In an email to Rep. Reardon, Portland resident Michael Andersen wrote: “Instead of reinforcing the norm that people who dare to travel their community on foot should be everywhere and always frightened for their lives, these thousands of tax dollars might have been better spent undermining the norm that it is okay to risk the lives of others because you want to get to the next red light several seconds sooner… What an embarrassment.”
Portland resident Alan Kessler wrote Rep. Reardon to say he’s, “Angry and sickened by the victim-shaming website you released today.”
The creators of this video and campaign did not consult Oregon’s walking advocacy group Oregon Walks. That group’s executive director, Noel Mickelberry, said it “completely misrepresents” the issue. In an email to BikePortland she wrote, “It shows completely legal behavior by pedestrians, and reckless driving – it shows the walk sign go ‘on’, and the ‘drunk guy’ in a perfectly legal position in the crosswalk when the car comes roaring through. It might get people’s attention, but doesn’t do anything to tackle the two largest contributors to pedestrian deaths: drunk driving, and speed. Pretty disappointing use of funds, when professional videography could go a long way in creating meaningful communication efforts around Vision Zero.”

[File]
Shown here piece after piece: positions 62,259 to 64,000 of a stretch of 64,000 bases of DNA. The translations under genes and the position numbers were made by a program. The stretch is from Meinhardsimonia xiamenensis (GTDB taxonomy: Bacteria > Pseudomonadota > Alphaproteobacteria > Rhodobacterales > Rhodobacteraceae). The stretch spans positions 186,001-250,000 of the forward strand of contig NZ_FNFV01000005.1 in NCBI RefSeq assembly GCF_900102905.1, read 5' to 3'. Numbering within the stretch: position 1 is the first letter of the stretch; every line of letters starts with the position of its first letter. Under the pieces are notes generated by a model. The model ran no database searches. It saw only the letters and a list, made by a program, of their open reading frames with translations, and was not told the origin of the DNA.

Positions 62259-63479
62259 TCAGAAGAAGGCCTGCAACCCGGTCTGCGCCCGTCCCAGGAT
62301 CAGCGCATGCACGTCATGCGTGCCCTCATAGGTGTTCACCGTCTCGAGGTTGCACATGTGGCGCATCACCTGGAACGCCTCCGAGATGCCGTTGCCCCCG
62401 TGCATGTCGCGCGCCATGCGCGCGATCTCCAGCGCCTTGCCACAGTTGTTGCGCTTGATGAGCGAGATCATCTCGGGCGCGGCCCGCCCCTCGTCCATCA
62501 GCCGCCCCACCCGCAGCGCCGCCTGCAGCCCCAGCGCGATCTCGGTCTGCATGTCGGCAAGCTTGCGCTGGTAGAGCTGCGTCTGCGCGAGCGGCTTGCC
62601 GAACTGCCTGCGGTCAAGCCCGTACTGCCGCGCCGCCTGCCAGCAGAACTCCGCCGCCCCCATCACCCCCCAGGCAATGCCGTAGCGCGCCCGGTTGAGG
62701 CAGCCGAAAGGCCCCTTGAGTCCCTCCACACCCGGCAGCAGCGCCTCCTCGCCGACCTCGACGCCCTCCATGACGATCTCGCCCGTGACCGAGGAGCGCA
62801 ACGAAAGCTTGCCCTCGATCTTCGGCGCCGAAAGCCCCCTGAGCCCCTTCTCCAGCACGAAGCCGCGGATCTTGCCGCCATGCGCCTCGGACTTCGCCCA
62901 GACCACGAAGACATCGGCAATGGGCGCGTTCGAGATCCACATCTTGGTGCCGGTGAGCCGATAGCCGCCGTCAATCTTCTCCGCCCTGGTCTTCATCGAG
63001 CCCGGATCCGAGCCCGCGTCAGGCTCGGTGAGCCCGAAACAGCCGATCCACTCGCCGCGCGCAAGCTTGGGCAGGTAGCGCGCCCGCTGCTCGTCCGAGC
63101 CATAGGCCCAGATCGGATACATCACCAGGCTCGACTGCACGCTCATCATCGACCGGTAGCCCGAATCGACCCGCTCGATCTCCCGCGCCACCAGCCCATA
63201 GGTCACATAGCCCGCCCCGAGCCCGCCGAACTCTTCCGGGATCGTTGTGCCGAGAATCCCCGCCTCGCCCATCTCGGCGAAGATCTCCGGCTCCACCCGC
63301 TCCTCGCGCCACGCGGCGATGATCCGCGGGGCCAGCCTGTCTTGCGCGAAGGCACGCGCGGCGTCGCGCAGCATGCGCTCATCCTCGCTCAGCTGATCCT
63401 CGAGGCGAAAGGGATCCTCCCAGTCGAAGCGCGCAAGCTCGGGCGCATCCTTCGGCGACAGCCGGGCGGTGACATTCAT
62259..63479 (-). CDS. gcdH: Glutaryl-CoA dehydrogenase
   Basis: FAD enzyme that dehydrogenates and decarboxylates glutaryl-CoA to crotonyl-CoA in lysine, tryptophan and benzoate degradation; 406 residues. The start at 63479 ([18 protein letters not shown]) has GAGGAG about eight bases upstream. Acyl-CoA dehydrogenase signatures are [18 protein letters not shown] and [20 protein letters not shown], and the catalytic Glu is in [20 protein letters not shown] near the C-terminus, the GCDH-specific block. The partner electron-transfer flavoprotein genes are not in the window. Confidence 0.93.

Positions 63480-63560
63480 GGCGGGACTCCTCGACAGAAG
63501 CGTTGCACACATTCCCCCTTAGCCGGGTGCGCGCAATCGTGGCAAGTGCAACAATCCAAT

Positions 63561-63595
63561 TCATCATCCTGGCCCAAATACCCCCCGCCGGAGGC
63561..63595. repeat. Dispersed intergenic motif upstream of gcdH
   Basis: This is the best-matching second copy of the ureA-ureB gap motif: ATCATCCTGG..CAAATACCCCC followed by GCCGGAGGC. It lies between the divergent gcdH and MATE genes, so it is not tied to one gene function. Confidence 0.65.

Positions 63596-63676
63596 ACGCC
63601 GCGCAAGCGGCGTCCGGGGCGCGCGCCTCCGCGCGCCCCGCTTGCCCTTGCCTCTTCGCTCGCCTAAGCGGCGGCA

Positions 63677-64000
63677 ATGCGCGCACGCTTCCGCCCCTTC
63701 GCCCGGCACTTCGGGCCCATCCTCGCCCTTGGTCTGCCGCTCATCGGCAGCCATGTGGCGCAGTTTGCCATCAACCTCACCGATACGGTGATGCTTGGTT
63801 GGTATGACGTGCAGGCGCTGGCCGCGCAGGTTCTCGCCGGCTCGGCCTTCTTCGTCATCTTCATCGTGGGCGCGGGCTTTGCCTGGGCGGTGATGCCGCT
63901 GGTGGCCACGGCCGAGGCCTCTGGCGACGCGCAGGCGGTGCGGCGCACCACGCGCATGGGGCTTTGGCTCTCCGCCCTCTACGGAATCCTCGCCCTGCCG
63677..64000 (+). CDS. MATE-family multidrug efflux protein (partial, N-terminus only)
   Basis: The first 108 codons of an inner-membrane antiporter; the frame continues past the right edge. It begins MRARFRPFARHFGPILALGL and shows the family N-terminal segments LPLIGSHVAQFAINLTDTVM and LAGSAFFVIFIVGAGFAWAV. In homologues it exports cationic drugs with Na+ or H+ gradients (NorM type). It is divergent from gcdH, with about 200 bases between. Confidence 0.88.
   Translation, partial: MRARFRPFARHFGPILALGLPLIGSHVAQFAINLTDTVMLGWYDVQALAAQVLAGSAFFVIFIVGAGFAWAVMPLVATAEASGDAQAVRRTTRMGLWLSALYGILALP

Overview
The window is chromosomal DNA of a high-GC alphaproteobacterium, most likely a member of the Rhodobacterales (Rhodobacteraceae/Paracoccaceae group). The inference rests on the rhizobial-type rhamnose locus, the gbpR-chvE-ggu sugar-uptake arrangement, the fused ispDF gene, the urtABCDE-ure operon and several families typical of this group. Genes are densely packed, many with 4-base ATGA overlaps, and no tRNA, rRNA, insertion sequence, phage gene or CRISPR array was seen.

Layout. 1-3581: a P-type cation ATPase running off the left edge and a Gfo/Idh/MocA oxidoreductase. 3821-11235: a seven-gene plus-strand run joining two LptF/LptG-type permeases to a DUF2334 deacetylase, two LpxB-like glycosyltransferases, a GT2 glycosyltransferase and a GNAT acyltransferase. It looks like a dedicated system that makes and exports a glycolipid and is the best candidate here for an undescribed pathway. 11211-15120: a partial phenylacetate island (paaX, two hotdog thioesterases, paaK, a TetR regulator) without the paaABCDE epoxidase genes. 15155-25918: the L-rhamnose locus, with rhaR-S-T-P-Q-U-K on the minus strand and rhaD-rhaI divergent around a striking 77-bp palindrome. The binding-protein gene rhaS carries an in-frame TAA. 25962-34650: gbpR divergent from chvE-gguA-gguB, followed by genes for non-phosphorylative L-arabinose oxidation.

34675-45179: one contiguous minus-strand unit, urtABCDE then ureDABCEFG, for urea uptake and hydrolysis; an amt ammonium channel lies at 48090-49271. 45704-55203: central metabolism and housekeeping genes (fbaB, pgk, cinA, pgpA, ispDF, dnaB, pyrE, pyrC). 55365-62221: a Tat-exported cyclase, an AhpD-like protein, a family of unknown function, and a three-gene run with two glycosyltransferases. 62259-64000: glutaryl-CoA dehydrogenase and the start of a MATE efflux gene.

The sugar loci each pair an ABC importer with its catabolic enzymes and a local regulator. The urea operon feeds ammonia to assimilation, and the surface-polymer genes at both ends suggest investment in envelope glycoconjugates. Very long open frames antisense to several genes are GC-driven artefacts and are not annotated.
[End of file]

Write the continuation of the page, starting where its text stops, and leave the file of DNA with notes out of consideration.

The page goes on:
*UPDATE, 11:27am: I heard back from PBOT Communications Director John Brady. He says they requested to be removed from the website yesterday because that’s when the site when live (which means PBOT wasn’t shown the site prior to launch). As for whether or not PBOT endorses the content of the campaign, Brady declined to give a straight answer. “I’d point to what we said yesterday. We participated as a funder and our participation doesn’t go beyond that.”
UPDATE, 12:34pm: Roger Averbeck, Co-chair of the City of Portland’s Pedestrian Advisory Committee and the PAC’s rep on the City’s Vision Zero Task Force, says the video is not aligned with Vision Zero goals:
“In my opinion the video obviously promotes stereotypes; leans heavily to victim blaming; is very insensitive to vulnerable road users, especially to families of victims of pedestrian crashes; and does not adequately address vehicle driver responsibility. Instead, it seems to accept illegal driver behavior as the norm that vulnerable road users must protect themselves from by solely changing pedestrian behavior. This is an unacceptable solution; promotes the “us vs them” narrative; and is not at all in alignment with Portland’s Vision Zero Plan.”
UPDATE, 8/15 at 2:30 pm: Reardon will pull down the campaign.